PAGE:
imagesIf you are in France and you’ve just learned the language, and someone said, “I went downtown to lick the windows”, you would think they were weird.  If you took that French phrase and translated it as “I went downtown to lick the windows”, that would be an accurate, literal, word-for-word translation that preserved the grammatical construction and literal words of the original language.  That’s wonderful!  The problem is that you have no idea what that phrase really means.

A translator trying to help you understand what that person said is going to translate that phrase for you in a dynamic equivalent (non-literal) kind of way and you’ll discover that actually what the French person was telling you was that she went window shopping!  Translating idioms can be a tricky thing, and word for word translations of idioms are not always helpful!

Well, there are idioms in the Bible.  There are Hebrew idioms, that, if they are translated literally, are hard to understand.  The ESV, being a formally equivalent translation renders Amos 4:6 literally

“I gave you cleanness of teeth in all your cities”

imagesWell, that is an accurate, literal, word for word translation from the Hebrew.  But the question is do you understand it?  Here’s how two more dynamic equivalent translations render the same verse:

“I gave you empty stomachs in every city” NIV translation.

“I brought hunger to every city and famine to every town.”  NLT translation.

Cleanness of teeth was an idiom for hunger. Empty stomachs. My point in this is to say that while there are advantages to literal word for word translations, there can be some drawbacks too. While it’s great to be literal, there is nothing more important than the reader actually understanding what the text means.  And sometimes, like in the example above, less literal translations actually convey the message better than a literal one.  We don’t just need to know what it says.  We need to know what it means!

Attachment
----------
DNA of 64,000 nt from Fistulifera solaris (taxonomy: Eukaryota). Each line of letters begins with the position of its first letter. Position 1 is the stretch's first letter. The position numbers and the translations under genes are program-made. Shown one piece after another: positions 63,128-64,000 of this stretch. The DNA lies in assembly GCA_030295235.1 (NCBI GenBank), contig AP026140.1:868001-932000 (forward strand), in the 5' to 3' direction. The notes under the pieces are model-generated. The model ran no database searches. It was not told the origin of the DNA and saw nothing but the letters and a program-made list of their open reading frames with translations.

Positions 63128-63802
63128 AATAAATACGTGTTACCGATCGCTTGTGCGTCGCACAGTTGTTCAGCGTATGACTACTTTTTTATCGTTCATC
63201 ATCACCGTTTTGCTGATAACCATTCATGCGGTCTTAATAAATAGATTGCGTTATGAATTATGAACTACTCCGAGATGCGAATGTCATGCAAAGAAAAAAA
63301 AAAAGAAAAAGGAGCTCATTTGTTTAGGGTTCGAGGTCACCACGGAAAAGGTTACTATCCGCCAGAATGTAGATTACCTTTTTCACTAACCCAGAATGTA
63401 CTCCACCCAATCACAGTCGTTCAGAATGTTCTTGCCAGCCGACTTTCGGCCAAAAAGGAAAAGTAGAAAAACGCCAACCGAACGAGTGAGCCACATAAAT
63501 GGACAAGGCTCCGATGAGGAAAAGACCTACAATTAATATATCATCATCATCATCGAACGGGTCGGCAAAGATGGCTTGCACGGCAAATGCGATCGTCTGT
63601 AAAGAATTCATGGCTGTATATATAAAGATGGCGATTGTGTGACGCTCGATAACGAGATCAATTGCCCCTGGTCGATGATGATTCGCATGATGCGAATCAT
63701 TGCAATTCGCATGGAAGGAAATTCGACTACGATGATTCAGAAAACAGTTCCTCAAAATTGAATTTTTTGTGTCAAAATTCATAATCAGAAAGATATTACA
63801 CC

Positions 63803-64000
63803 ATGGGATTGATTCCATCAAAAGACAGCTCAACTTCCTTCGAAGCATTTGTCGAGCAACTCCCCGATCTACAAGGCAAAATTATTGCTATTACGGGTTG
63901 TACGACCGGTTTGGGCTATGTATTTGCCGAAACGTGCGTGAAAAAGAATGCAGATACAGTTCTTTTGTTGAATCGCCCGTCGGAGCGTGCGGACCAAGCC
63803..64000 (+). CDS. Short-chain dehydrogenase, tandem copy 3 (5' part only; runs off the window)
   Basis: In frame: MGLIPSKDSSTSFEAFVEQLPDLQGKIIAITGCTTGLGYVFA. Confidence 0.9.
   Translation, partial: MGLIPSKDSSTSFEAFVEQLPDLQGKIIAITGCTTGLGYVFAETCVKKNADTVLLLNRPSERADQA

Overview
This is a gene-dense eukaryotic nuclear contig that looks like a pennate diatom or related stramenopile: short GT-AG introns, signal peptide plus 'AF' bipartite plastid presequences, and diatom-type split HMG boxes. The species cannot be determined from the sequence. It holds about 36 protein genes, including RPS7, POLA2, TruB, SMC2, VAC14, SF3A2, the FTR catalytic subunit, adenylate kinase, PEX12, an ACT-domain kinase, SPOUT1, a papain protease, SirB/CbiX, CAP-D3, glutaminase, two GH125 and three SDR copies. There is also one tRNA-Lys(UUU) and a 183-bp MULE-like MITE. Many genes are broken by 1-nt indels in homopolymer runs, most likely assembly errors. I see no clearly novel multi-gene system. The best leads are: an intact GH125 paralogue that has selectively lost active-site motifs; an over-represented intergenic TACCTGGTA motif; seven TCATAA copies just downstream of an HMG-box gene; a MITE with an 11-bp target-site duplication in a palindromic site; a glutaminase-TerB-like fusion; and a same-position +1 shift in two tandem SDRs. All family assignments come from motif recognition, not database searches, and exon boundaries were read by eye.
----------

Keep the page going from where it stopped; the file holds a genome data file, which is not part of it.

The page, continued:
Idioms are an example where the meaning of the text may actually be obscured in a literal word for word translation.  There may be other types of phrases and expressions too that may be more challenging to understand in a more literal translation.

imagesThe drawback to more dynamic translations is that the more dynamic you get, the farther you drift from the actual words of the text. There are also greater interpretive decisions made for you by the translators. That’s not necessarily a terrible thing, and they often do a good job, but more literal translations force you to do some of the work yourself and that’s always a great thing!  Literal translations will help build your bible interpretation skills and are very helpful for in depth Bible study as you are getting closer to the actual words written in the original text.

While my preference is for the more literal translations, I’ve grown in my appreciation for dynamic equivalency and I see it’s strengths alongside it’s weaknesses.  Likewise, on the flip side, I’m more cognizant of where literal translations can fall short sometimes.  With that said, I have no plans of switching from the ESV as my main translation.  It’s pretty awesome.

imagesSo what translation should you use? I recommend a variety of translations. Have something that’s more literal, something that’s more dynamic, and maybe something that’s more middle ground.  These days you don’t have to buy a bunch of translations.  You can read them online for free. I often go to Bible Gateway to quickly review different versions. It’s good to compare and contrast translations, especially when you do in depth Bible study. Sometimes one translation may be better at helping you grasp the meaning than another. Don’t be afraid to switch them up. Obviously most of us are going to have one that we most use for our devotions and for worship, etc. Mine is the ESV.  But if you like the NASB, by all means keep using it.  It is a phenomenal translation and you can’t go wrong with it!

Also, stay away from the New World Translation!  That’s published by the Jehovah’s Witnesses and they’ve grossly mistranslated key texts and have changed verses that favor their errant theology.

imagesFinally, for a good companion to a good translation, make sure you’ve got some good Greek and Hebrew aides available.  There are so many wonderful tools out there that you don’t have to be a language scholar or know a lick of Hebrew or Greek to get some helpful info.  However, be careful, there are good ways and bad ways to do language word studies.  Read this article to avoid some common mistakes in language study.

Isn’t it wonderful that we live in a day and age imagesand country where there are a plethora of Bible translations in our own language?   We don’t have to just settle on one but can benefit from many.  Most Christians throughout history have not enjoyed such access to a wealth of Scripture!  Regardless of what translation you use, I hope you are treasuring God’s Word today!

How sweet are your words to my taste, sweeter than honey to my mouth! (Psalm 119:103)

Grace and Peace,

Pastor Demer